NEW YORK (CBSNewYork/AP) — A man has died after he was struck by a subway train in Times Square, authorities said.
Transit spokeswoman Judie Glave said the incident around 10 a.m. Tuesday involved a No. 2 train. Witnesses told police he jumped into its path.
The station remained open but police roped off the uptown platform for the 1, 2 and 3 trains.
Nearly an hour later, police were still at the scene investigating, but 2 and 3 train service had resumed with residual delays.
Tuesday’s incident was the latest in a recent spate of people being hit and killed by subway trains.
Earlier this month, one person was killed and another injured after apparently falling onto the tracks in front of an oncoming 6 train at the 125th Street station.
In a separate incident, a man fell onto the E train tracks on Lexington Avenue and 51st. Police said it appeared the victim lost his footing and was hit by the train.
Last month, two people were killed in unrelated incidents after police said they were pushed onto the tracks by seemingly random attackers.
After the latest train death Tuesday, Council Member James Vacca, Chair of the Transportation Committee, called for an emergency hearing to explore how the MTA can prevent future subway track deaths.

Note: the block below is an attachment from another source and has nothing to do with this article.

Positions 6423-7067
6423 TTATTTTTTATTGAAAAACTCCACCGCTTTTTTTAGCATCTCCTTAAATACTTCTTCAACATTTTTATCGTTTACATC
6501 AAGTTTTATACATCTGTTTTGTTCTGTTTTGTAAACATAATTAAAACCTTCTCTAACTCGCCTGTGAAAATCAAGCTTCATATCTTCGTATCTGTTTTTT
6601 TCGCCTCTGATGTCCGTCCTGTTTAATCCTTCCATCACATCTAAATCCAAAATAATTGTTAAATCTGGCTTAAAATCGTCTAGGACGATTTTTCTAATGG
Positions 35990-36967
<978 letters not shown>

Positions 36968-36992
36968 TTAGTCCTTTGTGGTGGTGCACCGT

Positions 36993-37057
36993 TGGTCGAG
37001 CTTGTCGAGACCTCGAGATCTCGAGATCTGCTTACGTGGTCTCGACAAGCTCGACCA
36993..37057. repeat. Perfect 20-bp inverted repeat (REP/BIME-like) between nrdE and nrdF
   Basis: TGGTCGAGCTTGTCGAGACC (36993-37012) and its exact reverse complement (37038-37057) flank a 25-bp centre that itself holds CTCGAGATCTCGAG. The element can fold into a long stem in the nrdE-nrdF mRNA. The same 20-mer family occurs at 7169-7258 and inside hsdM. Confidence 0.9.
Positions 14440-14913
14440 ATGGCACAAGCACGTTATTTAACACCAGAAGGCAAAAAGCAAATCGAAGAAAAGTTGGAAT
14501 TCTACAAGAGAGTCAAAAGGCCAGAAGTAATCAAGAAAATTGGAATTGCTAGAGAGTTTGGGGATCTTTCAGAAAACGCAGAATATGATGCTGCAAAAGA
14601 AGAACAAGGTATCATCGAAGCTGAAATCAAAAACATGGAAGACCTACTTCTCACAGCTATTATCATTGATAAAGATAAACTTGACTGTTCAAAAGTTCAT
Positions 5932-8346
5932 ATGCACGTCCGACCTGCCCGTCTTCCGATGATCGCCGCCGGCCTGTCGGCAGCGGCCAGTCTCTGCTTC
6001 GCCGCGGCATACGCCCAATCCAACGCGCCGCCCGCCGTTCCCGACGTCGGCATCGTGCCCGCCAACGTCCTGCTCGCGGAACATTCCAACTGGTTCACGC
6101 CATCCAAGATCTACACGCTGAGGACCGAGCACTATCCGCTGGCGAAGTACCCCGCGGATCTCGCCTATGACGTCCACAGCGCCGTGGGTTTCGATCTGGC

“Even one life lost on our subway tracks is one life too many,” Vacca said in a statement. “It’s time for elected officials, the public, and the MTA to say ‘enough is enough’ and actually do something about this problem.”
Vacca said he will look into the possibility of installing platform doors at some subway stations to prevent people from falling or jumping in front of trains.
“I think we’ve had many wake-up calls and yet I don’t see a strategy and I don’t see a plan,” Vacca told 1010 WINS. “At this point, on behalf of the council, I’m going to insist that the agencies come to the table and tell us where do we go from here.”
In the wake of the recent track deaths, the Transport Workers Union Local 100 has distributed fliers urging subway operators to slow down as they approach a station.
The union also began a new subway art campaign that shows a chalk outline of a person on the tracks and the words “Slow Down Over Your Dead Body.”
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